Photographs of Central Asia’s Striking Soviet Architecture

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Soviet Asia Fuel Publishing
Circus, by G. Aleksandrovich and G. Masyagin (1976). Tashkent, UzbekistanPhoto: Roberto Conte

Soviet Modernism, and its various iterations across Central Asia, was one of the 20th century’s most distinctive architectural styles

Those who have studied the machineries of control in the USSR will be familiar with how important architecture was in promoting the regime’s societal aspirations. Monotonous and monumental, this unflinching aesthetic was designed to enforce an agenda of homogenisation, assimilation and submission.

Soviet Asia, a new book published by Fuel, reveals that the ways in which Communist ideology was translated across its architecture was, in fact, more complex than we might think. Italian photographers Roberto Conte and Stefano Perego, travelled across the former Soviet republics of Kazakhstan, Kyrgyzstan, Tajikistan and Uzbekistan photographing buildings erected from the 1950s to the disintegration of the Communist bloc. Their work details the regional variations of architecture in Central Asia, presenting us with familiar images of Soviet-era structures, but not as foreign eyes might know it.

At once threatening and majestic, these otherworldly edifices offer a different face of Soviet imperialism. Power-flexing forms are infused with Eastern characteristics. Cramped residential towers, imposing state buildings, and vast museums are integrated with Persian and Islamic influences such as mosaics and frescoes. The yurt-shaped roofs of the bazaars of Tashkent and Almaty nod to the region’s nomadic lifestyles and latticed facades recall the overworked surfaces of traditional rugs, evoking a sense of ornateness not usually associated with Brutalist behemoths.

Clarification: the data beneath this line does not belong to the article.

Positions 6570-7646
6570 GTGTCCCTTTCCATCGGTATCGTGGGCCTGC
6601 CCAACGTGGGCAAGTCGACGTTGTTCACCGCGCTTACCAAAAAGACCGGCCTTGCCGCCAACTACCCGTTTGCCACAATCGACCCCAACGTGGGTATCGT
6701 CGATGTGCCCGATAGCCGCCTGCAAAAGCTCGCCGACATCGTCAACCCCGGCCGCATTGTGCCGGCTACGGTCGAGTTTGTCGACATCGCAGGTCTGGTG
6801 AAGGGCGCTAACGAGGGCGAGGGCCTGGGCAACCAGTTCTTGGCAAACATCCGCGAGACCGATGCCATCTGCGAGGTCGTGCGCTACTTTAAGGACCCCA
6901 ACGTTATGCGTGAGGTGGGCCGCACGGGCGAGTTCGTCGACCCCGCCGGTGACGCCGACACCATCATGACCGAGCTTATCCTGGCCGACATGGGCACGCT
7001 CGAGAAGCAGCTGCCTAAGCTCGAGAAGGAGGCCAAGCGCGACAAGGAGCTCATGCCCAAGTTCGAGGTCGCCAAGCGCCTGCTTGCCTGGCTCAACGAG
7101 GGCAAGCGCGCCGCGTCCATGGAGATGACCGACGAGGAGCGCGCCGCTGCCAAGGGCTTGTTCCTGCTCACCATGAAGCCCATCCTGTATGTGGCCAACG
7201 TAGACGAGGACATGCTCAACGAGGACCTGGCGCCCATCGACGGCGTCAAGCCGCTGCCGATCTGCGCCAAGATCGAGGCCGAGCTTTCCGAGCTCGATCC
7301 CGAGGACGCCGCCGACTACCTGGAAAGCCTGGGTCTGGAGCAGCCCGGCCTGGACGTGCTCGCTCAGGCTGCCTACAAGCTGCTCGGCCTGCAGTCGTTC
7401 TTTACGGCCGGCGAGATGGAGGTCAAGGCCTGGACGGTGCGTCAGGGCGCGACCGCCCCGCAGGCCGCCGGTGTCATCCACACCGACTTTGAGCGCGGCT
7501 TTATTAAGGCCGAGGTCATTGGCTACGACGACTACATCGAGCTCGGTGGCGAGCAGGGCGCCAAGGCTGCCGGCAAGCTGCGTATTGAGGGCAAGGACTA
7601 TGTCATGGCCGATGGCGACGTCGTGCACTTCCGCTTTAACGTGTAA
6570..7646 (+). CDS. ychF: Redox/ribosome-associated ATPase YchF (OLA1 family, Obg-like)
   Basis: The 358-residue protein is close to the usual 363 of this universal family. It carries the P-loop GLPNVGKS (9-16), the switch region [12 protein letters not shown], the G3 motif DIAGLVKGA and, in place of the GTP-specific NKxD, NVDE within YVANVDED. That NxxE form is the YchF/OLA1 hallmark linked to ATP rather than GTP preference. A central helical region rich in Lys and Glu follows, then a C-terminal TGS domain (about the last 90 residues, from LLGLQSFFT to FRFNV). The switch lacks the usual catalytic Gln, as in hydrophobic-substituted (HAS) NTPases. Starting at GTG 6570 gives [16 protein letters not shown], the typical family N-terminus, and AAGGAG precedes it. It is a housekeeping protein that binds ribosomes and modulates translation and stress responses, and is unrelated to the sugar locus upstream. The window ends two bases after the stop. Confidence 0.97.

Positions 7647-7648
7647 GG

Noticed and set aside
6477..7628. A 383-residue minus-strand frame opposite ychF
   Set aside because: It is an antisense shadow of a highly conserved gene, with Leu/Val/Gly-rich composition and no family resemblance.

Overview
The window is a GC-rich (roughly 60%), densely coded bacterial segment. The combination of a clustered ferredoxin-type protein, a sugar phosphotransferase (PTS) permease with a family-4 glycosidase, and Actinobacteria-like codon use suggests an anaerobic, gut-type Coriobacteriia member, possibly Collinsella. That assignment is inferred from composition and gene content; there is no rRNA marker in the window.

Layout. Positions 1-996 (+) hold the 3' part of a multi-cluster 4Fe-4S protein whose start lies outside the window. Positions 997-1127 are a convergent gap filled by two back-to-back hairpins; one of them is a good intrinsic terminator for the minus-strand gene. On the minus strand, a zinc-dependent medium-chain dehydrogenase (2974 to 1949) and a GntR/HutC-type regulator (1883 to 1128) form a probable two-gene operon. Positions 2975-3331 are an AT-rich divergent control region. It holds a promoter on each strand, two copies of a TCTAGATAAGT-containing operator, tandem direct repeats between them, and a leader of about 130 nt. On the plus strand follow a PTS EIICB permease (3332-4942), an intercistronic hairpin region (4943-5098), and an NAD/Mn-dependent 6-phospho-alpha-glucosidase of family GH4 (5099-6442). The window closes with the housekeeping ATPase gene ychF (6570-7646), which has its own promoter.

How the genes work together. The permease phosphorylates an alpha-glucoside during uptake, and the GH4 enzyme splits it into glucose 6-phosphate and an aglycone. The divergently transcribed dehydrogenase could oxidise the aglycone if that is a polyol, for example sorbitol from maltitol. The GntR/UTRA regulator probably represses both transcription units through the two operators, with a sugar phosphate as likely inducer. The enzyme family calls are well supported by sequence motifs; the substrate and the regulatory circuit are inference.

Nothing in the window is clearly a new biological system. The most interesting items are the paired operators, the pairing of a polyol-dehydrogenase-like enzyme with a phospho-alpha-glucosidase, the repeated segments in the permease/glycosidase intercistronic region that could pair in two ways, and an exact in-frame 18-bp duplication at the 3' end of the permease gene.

These decorative inflections suggest that the regime was, in fact, open to compromise when it came to preserving the cultures of their Central Asian ‘little brothers’. But sandwiching these surreal photographs are two essays by architecture historian Alessandro De Magistris and urban history professor Marco Buttino who explain that this hybridisation was rather “a cleverly conceived reconstruction of local roots” designed to contextualise local traditions within the ideology of the period.

A closer look at some of the folkloric frescoes will reveal what they mean. A mosaic on a house in the Tajik capital Dushanbe depicts Avicenna, the great Persian philosopher next to Soviet astronauts, all contemplating the starry cosmos. This calculated visual storytelling was designed to embed national history within the context of a progressive socialist future, an architectural strategy “based on history yet striving to eclipse it”.

A fascinating dialogue between the traditional and the modern can be read across these built surroundings, a relationship which is not so much a struggle, but the architectural version of an arranged marriage. This new publication rejects a simplistic Western narrative of the all-encompassing hegemony of Soviet Modernism and commands a re-reading of these richly layered urban landscapes, as well as offering a more nuanced look into one of the most distinctive architectural styles of the 20th century.

Soviet Asia is out now, published by Fuel.